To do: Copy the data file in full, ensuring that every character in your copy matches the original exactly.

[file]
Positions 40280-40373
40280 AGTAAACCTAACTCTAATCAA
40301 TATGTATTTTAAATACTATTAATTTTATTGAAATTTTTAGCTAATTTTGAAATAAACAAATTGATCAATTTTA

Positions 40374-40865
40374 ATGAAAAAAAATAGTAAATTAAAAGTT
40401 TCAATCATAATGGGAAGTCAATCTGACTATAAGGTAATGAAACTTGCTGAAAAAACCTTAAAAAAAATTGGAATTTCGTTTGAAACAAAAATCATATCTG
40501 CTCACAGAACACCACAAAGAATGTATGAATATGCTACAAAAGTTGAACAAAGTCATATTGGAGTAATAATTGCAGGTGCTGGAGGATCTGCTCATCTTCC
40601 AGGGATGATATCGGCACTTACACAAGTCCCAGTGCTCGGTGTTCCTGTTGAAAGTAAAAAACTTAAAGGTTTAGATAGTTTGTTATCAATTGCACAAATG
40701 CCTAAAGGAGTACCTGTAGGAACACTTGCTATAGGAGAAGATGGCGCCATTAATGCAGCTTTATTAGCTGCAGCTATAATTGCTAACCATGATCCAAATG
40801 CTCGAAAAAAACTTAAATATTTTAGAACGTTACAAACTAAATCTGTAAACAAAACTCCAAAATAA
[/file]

Positions 40280-40373
40280 AGTAAACCTAACTCTAATCAA
40301 TATGTATTTTAAATACTATTAATTTTATTGAAATTTTTAGCTAATTTTGAAATAAACAAATTGATCAATTTTA

Positions 40374-40865
40374 ATGAAAAAAAATAGTAAATTAAAAGTT
40401 TCAATCATAATGGGAAGTCAATCTGACTATAAGGTAATGAAACTTGCTGAAAAAACCTTAAAAAAAATTGGAATTTCGTTTGAAACAAAAATCATATCTG
40501 CTCACAGAACACCACAAAGAATGTATGAATATGCTACAAAAGTTGAACAAAGTCATATTGGAGTAATAATTGCAGGTGCTGGAGGATCTGCTCATCTTCC
40601 AGGGATGATATCGGCACTTACACAAGTCCCAGTGCTCGGTGTTCCTGTTGAAAGTAAAAAACTTAAAGGTTTAGATAGTTTGTTATCAATTGCACAAATG
40701 CCTAAAGGAGTACCTGTAGGAACACTTGCTATAGGAGAAGATGGCGCCATTAATGCAGCTTTATTAGCTGCAGCTATAATTGCTAACCATGATCCAAATG
40801 CTCGAAAAAAACTTAAATATTTTAGAACGTTACAAACTAAATCTGTAAACAAAACTCCAAAATAA